Selecting the best ad revenue options for digital startups
Back in the 'dot-com' days, I was often contacted by site owners with an idea for a new site who were trying to work out how much revenue they'll be able to raise depending on the number of visitors to their site and the different advertising options they select. These days, startups and innovation continue, so this post is aimed at explaining the ad revenue model options available. The main difference today is that you may have a mobile app-only revenue model and that has options for in-app purchases. These can be modeled through tweaking the affiliate model field in our spreadsheet.
There's no simple answer to this, but to help, several years ago I created this spreadsheet model which also features in my books as an activity to help students working on this topic. It shows the main parameters you need to set (blue fields) and it works out the revenue earning (orange fields).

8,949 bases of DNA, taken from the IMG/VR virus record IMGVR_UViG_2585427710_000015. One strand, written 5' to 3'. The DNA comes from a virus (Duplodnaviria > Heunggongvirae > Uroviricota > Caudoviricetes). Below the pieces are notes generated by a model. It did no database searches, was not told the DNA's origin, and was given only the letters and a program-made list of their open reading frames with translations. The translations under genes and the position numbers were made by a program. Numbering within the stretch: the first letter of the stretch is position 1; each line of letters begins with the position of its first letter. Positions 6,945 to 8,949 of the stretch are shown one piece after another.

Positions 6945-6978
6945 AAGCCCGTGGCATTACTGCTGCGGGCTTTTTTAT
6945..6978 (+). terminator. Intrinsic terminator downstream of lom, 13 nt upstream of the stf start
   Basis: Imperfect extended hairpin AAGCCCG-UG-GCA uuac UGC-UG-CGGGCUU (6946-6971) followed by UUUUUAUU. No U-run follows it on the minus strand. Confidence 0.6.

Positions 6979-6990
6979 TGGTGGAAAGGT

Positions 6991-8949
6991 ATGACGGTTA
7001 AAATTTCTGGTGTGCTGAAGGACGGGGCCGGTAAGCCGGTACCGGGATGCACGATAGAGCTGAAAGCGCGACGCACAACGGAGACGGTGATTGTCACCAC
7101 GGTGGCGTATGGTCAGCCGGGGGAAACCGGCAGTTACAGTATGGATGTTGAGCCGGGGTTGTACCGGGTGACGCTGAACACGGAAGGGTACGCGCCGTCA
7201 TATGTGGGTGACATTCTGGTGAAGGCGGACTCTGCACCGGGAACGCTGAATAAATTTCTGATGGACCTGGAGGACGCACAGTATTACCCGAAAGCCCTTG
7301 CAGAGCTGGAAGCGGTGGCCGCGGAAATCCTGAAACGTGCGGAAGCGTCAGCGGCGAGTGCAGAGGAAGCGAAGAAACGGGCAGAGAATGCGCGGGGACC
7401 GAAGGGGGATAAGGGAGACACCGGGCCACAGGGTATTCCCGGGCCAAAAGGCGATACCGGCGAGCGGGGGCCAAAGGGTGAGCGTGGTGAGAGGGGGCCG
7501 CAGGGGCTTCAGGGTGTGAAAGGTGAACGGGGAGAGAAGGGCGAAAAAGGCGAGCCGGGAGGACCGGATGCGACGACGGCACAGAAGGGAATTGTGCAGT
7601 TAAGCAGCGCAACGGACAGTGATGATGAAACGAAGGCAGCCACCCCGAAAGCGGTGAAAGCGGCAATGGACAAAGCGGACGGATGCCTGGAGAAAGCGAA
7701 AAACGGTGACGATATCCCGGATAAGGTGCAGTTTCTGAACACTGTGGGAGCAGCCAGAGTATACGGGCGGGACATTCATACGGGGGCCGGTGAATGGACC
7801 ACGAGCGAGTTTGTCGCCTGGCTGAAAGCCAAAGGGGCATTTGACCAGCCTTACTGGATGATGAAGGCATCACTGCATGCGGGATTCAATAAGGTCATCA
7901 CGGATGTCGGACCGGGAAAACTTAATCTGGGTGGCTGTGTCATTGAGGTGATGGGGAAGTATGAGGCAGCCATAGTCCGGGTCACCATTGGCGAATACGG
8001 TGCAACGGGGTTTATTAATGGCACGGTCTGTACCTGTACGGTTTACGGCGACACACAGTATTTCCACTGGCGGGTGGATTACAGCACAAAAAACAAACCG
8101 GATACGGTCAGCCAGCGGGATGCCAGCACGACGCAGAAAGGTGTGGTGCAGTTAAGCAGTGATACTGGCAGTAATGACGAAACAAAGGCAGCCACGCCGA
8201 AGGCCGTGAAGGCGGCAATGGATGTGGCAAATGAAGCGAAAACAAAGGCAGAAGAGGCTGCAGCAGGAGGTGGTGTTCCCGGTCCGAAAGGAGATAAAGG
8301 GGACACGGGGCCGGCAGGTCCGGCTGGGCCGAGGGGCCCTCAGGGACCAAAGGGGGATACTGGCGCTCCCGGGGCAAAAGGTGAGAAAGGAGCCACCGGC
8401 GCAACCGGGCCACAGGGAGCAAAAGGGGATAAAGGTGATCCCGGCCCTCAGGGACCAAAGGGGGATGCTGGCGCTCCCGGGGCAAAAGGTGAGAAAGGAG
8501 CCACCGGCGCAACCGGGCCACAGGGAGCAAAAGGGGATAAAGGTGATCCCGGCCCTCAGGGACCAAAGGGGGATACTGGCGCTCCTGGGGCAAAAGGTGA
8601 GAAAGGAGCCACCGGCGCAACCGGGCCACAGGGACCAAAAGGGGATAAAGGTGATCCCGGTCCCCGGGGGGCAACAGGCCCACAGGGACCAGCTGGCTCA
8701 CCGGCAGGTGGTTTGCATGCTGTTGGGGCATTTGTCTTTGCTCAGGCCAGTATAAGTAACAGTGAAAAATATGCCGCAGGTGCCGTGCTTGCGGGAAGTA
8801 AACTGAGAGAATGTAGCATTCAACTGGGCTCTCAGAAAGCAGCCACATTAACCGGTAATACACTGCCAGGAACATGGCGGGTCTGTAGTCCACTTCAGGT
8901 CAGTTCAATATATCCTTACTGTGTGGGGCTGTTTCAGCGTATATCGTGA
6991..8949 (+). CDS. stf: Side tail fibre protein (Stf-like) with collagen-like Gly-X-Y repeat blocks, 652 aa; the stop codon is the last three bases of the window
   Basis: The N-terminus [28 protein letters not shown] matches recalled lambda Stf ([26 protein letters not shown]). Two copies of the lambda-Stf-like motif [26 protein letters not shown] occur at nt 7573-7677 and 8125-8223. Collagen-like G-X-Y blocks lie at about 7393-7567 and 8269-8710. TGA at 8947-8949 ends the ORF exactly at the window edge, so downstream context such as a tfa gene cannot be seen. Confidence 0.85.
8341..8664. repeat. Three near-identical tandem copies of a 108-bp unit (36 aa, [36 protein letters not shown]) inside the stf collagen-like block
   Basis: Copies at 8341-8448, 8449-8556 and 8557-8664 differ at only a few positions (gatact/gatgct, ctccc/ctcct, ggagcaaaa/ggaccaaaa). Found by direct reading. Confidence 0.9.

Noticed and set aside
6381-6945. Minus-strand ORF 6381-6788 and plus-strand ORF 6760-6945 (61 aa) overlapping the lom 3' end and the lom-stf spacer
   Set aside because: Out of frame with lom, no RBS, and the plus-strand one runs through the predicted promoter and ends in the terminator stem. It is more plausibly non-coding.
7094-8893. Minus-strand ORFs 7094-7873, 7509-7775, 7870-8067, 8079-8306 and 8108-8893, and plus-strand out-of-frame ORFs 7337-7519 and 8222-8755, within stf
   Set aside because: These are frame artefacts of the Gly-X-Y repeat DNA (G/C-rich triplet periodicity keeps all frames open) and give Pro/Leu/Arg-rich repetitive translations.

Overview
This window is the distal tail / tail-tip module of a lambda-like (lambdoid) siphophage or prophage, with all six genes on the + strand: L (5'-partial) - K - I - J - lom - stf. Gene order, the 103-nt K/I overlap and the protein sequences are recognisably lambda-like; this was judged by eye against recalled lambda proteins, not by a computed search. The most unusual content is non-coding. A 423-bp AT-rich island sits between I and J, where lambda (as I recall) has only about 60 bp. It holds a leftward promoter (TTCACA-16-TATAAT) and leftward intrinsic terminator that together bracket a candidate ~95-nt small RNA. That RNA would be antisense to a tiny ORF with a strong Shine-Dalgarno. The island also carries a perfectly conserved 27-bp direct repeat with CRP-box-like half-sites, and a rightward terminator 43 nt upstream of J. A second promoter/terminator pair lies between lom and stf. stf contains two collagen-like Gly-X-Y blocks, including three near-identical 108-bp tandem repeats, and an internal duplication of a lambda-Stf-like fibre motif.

The site ad revenue model
If you 'plug-in' some average figures for pay-for-performance-based advertising options like cost per click or cost per action approaches, as shown below, it shows why fixed fees and CPM models tend to be preferred by publishers.
It also shows that you need substantial traffic to make a lot of money through advertising. At a CPM Of £10 with 2 ad units on the site, you would make just £4,000 per month even with a million page views per month for which you serve paid ads to 20% of the audience. Set this to 100% if you are selling all your ad inventory, for example through Google Adsense.
To use this model and different Internet site revenue models to calculate income potential use our online revenue model spreadsheet - see Ad Revenue model worksheet. This includes a range of Internet planning models including a way of assessing Internet revenue sources - this is on worksheet 3.
How to use the revenue model calculator
This spreadsheet can also be used by owners of existing sites like publishers to estimate ad or affiliate marketing revenue from a site or section of the site.
It allows these parameters to be set:
- % inventory - the proportion of ad space sold on sites
- Number of ad units
- CPM - Cost per thousand impressions for ad volume deals
- CPC - Cost Per Click for Pay Per Click Deals
Total revenue for each ad unit or container and corresponding Earnings per 100 clicks (EPC) or Earnings per thousand page views (eCPM) is calculated automatically.
The limitation of the model is that it assumes the same model across the whole site. It would be straightforward to modify it for different sections.
The 8 digital ad revenue model options